Theos-World Re: On changing headers, toxicity, etc.
Nov 13, 2004 01:26 PM
--- In email@example.com, Jerry Hejka-Ekins <jjhe@c...>
> Can you give me some examples of absolutistic statements in the SD
> the Mahatma Letters?
Thanks, Jerry. Here they are:
"Our doctrine knows no compromises. It either affirms or denies, for
it never teaches but that which it knows to be the truth. Therefore,
we deny God both as philosophers and as Buddhists. We know there are
planetary and other spiritual lives, and we know there is in our
system no such thing as God, either personal or impersonal. Parabrahm
is not a God, but absolute immutable law, and Iswar is the effect of
Avidya and Maya, ignorance based upon the great delusion." (ML 88,
HPB seemed to take a less absolutistic stance in The Key:
"ENQUIRER. Then you make of man a God?
THEOSOPHIST. Please say "God" and not a God. In our sense, the inner
man is the only God we can have cognizance of. And how can this be
otherwise? Grant us our postulate that God is a universally diffused,
infinite principle, and how can man alone escape from being soaked
through by, and in, the Deity? We call our "Father in heaven" that
deific essence of which we are cognizant within us, in our heart and
spiritual consciousness, and which has nothing to do with the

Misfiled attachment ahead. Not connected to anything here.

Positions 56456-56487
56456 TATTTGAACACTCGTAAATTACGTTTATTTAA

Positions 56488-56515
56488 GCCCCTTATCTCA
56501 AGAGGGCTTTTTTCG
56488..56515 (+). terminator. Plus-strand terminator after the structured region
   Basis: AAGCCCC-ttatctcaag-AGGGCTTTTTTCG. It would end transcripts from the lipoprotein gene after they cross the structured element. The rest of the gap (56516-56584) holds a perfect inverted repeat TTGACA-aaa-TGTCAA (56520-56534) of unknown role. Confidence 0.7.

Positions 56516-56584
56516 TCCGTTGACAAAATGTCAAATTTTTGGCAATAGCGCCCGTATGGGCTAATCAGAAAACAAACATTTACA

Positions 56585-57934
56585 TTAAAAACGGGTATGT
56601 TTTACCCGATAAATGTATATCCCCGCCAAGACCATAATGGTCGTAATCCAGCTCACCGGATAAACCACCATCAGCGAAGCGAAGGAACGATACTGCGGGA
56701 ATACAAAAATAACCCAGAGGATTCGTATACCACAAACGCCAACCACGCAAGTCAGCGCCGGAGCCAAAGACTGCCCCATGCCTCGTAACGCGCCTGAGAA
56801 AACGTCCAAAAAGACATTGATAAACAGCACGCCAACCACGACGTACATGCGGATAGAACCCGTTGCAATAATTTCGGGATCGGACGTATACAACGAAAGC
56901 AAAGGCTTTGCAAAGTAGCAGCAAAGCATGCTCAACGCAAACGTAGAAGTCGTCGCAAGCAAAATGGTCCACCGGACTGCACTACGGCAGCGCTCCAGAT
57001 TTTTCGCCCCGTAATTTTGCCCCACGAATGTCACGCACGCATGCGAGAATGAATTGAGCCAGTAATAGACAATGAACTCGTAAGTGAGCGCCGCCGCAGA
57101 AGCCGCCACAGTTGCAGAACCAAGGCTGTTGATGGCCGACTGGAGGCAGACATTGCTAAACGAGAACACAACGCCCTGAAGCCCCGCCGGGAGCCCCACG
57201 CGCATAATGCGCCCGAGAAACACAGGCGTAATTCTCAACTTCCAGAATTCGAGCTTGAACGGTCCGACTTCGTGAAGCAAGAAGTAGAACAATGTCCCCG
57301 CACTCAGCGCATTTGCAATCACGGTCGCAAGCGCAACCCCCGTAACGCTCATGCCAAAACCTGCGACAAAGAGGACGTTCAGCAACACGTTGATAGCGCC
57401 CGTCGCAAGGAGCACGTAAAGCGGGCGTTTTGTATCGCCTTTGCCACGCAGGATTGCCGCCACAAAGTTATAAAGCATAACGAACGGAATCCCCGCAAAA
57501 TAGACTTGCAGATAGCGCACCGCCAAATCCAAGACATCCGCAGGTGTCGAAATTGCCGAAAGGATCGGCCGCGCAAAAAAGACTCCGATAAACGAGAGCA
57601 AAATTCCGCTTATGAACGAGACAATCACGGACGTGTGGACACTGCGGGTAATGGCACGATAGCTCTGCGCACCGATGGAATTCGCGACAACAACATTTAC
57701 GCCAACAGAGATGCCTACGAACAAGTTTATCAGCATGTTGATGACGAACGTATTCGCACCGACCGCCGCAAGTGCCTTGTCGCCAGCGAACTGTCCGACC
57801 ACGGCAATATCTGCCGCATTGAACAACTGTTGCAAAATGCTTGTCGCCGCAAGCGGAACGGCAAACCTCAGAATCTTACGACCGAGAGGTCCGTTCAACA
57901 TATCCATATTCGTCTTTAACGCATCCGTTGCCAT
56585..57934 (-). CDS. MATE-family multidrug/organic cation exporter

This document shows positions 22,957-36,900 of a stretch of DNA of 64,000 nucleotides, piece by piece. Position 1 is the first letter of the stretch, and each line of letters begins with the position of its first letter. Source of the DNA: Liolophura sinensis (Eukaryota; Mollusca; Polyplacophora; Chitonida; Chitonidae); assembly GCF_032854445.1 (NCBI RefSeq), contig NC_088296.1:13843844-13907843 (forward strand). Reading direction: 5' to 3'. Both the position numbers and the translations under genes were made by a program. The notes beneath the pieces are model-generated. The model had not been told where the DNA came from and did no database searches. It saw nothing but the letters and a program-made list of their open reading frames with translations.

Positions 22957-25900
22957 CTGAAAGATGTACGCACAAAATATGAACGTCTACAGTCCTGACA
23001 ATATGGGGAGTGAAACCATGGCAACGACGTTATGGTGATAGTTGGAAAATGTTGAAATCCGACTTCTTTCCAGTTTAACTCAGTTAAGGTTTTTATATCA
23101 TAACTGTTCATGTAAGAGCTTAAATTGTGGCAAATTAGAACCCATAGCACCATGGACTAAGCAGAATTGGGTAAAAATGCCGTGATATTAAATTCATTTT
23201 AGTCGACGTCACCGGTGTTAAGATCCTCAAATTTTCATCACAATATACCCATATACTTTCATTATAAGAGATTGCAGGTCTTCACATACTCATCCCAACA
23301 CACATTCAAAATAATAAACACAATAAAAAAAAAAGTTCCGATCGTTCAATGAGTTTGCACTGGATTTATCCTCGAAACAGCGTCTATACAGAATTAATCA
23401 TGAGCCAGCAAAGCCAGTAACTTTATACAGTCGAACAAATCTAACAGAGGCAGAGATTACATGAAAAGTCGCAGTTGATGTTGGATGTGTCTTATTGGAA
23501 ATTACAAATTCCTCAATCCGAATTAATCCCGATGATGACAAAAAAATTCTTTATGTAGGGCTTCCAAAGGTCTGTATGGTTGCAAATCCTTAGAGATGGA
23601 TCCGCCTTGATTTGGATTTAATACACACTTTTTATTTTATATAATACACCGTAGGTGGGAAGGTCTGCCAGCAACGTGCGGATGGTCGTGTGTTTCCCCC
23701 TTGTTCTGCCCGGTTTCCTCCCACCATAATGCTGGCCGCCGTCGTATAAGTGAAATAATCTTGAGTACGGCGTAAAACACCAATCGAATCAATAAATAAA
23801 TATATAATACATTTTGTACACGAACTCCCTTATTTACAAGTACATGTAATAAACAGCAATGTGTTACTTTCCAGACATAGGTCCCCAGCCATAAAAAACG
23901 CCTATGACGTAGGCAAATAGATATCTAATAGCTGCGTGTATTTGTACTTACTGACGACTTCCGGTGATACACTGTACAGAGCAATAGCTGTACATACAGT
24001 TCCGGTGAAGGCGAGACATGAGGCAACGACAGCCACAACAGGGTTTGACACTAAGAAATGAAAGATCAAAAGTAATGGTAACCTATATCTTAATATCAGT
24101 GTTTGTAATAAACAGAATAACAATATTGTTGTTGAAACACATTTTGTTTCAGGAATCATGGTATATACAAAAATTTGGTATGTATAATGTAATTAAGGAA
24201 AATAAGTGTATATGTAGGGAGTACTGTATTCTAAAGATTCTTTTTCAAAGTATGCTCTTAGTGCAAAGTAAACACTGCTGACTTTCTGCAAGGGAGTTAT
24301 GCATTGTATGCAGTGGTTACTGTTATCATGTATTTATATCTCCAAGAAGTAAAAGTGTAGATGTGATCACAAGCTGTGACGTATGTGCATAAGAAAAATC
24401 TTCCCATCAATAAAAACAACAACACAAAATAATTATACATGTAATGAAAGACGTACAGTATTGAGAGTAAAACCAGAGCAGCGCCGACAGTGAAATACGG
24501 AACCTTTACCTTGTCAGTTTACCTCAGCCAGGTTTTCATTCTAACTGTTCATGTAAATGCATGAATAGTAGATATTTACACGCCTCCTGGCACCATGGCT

anthropomorphic conception we may form of it in our physical brain or
its fancy: "Know ye not that ye are the temple of God, and that the
spirit of (the absolute) God dwelleth in you?" Yet, let no man
anthropomorphise that essence in us. Let no Theosophist, if he would
hold to divine, not human truth, say that this "God in secret"
listens to, or is distinct from, either finite man or the infinite
essence -- for all are one."
In the SD, for example, we read:
"The Secret Doctrine establishes three fundamental propositions:—
(a) An Omnipresent, Eternal, Boundless, and Immutable PRINCIPLE on
which all speculation is impossible, since it transcends the power of
human conception and could only be dwarfed by any human expression or
similitude. It is beyond the range and reach of thought—in the words
of Mandukya, "unthinkable and unspeakable.""
Although I have no qualms with the universal truth expressed in it,
the statement above seems to suggest that the One Reality is beyond
the field of human experience. This seems to contradict, for example,
one of the Mahavakyas ("Great Utterances") of the Upanishads which
says that Atman is Brahman. This utterance suggests that when one
reaches the knowledge of one's true Self (Atman), one realises one's
identity with the Supreme Reality, for the two are really one.
My above comments are tentative, very tentative.
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